World Library  
Flag as Inappropriate
Email this Article

Call for the orders of the day

Article Id: WHEBN0015676218
Reproduction Date:

Title: Call for the orders of the day  
Author: World Heritage Encyclopedia
Language: English
Subject: Parliamentary inquiry, The Standard Code of Parliamentary Procedure, Dilatory motions and tactics, Parliamentary procedure, Hoist (motion)
Collection:
Publisher: World Heritage Encyclopedia
Publication
Date:
 

Call for the orders of the day

A call for the orders of the day, in parliamentary procedure, is a motion to require a deliberative assembly to conform to its agenda or order of business.[1]

Explanation and Use

Call for the orders of the day (RONR)
Class Privileged motion
In order when another has the floor? Yes
Requires second? No
Debatable? No
May be reconsidered? No
Amendable? No
Vote required One-Third plus one in the affirmative

Robert's Rules of Order Newly Revised (RONR)

The "call" may be made by one member, and does not require a second. The chair may then proceed to the scheduled item of business but is not required to do so, unless the assembly decides otherwise by a two-thirds vote.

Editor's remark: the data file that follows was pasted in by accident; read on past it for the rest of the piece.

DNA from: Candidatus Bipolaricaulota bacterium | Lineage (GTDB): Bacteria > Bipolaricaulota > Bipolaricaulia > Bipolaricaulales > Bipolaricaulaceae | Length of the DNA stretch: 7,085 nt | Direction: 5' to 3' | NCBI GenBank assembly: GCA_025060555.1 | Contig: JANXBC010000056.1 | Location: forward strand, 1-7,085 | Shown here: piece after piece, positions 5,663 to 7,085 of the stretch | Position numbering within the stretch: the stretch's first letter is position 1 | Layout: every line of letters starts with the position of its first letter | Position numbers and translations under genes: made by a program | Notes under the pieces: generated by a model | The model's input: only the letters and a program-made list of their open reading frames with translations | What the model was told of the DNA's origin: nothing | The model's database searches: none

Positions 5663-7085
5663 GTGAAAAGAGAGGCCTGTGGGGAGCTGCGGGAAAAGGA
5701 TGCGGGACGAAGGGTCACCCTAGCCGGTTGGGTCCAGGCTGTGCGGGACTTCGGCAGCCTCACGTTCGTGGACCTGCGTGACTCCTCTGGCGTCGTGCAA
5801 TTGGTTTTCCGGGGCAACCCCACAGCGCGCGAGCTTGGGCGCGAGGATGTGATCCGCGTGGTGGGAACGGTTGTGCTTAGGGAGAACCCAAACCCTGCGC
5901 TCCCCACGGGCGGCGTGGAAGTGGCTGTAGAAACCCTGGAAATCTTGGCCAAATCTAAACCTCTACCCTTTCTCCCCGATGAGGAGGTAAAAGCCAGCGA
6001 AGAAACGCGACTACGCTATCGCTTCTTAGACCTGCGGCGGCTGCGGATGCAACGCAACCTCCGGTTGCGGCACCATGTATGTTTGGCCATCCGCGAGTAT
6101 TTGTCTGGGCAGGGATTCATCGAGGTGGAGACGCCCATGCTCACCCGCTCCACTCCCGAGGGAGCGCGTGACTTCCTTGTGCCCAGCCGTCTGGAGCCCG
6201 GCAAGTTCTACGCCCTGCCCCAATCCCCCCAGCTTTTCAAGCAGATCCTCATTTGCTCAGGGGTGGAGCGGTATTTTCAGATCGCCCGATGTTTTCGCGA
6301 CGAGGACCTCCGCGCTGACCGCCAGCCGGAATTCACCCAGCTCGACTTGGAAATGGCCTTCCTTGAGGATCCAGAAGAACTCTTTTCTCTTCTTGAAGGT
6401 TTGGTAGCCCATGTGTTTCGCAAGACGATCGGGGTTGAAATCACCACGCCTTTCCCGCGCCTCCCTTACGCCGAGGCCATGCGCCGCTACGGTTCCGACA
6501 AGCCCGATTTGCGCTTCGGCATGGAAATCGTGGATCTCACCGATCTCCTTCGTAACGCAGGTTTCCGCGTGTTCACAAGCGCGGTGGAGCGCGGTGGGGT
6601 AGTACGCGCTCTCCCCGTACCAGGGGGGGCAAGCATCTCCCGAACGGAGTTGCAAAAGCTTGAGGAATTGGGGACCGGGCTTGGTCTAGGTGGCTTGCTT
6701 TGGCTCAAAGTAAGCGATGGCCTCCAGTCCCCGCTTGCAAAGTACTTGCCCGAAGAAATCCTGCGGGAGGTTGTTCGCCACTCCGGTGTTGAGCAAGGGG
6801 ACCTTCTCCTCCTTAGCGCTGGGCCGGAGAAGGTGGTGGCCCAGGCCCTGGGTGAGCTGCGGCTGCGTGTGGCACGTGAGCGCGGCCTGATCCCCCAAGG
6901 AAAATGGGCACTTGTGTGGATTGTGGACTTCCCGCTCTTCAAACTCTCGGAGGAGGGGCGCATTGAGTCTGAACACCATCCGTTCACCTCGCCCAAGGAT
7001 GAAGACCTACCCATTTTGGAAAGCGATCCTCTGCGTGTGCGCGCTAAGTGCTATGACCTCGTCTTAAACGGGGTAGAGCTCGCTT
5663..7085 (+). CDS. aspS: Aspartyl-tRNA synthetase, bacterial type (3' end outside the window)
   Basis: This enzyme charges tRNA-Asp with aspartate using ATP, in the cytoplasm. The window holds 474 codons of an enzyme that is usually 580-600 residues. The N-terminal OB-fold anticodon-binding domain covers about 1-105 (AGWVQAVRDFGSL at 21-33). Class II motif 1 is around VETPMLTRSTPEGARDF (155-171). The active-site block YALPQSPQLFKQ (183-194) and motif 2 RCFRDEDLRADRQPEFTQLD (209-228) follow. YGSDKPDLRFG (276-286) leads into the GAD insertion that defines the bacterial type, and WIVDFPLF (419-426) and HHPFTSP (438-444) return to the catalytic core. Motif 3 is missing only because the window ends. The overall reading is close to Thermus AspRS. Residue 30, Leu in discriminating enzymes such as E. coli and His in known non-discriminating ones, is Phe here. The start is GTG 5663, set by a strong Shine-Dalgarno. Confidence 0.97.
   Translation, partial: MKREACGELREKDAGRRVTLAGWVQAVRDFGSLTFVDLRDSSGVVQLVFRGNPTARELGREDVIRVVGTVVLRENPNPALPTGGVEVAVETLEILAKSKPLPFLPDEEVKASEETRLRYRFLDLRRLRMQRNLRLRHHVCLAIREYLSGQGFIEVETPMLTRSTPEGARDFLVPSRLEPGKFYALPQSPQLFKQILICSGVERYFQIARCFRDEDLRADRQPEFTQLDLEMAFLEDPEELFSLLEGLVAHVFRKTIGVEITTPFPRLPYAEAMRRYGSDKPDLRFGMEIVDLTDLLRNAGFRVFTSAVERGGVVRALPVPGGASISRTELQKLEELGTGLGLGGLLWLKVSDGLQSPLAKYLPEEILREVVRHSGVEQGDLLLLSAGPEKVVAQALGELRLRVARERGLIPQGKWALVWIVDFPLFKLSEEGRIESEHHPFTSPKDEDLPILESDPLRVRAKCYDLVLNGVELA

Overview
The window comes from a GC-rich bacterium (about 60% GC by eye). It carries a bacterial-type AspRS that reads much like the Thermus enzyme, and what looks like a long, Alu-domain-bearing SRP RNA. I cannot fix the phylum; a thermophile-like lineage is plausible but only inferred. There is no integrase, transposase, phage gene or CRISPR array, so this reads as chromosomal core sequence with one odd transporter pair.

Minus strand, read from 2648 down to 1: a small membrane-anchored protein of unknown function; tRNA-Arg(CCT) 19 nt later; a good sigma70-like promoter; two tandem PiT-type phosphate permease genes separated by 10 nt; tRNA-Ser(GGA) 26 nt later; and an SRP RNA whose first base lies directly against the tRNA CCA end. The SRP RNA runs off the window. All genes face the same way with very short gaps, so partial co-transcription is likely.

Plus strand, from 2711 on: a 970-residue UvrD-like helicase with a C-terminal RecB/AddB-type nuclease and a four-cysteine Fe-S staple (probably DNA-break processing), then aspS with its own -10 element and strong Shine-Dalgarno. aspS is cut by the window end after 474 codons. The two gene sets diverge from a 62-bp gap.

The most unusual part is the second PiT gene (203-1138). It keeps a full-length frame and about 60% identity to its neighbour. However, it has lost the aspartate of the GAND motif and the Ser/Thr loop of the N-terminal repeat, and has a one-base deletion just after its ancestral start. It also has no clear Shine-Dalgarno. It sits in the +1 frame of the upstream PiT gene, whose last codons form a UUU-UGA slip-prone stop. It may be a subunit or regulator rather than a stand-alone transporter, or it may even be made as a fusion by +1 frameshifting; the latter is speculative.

The Standard Code

This motion is not recognized under The Standard Code of Parliamentary Procedure, which calls it "quaint" and "often puzzling to many in the assembly."[2] The Standard Code instead suggests that a member simply request that the body take up the scheduled item of business, or make a more formal point of order.

References

  1. ^ RONR (10th ed.) p. 211
  2. ^ TSC (4th ed.) p. 232


This article was sourced from Creative Commons Attribution-ShareAlike License; additional terms may apply. World Heritage Encyclopedia content is assembled from numerous content providers, Open Access Publishing, and in compliance with The Fair Access to Science and Technology Research Act (FASTR), Wikimedia Foundation, Inc., Public Library of Science, The Encyclopedia of Life, Open Book Publishers (OBP), PubMed, U.S. National Library of Medicine, National Center for Biotechnology Information, U.S. National Library of Medicine, National Institutes of Health (NIH), U.S. Department of Health & Human Services, and USA.gov, which sources content from all federal, state, local, tribal, and territorial government publication portals (.gov, .mil, .edu). Funding for USA.gov and content contributors is made possible from the U.S. Congress, E-Government Act of 2002.
 
Crowd sourced content that is contributed to World Heritage Encyclopedia is peer reviewed and edited by our editorial staff to ensure quality scholarly research articles.
 
By using this site, you agree to the Terms of Use and Privacy Policy. World Heritage Encyclopedia™ is a registered trademark of the World Public Library Association, a non-profit organization.
 



Copyright © World Library Foundation. All rights reserved. eBooks from World eBook Library are sponsored by the World Library Foundation,
a 501c(4) Member's Support Non-Profit Organization, and is NOT affiliated with any governmental agency or department.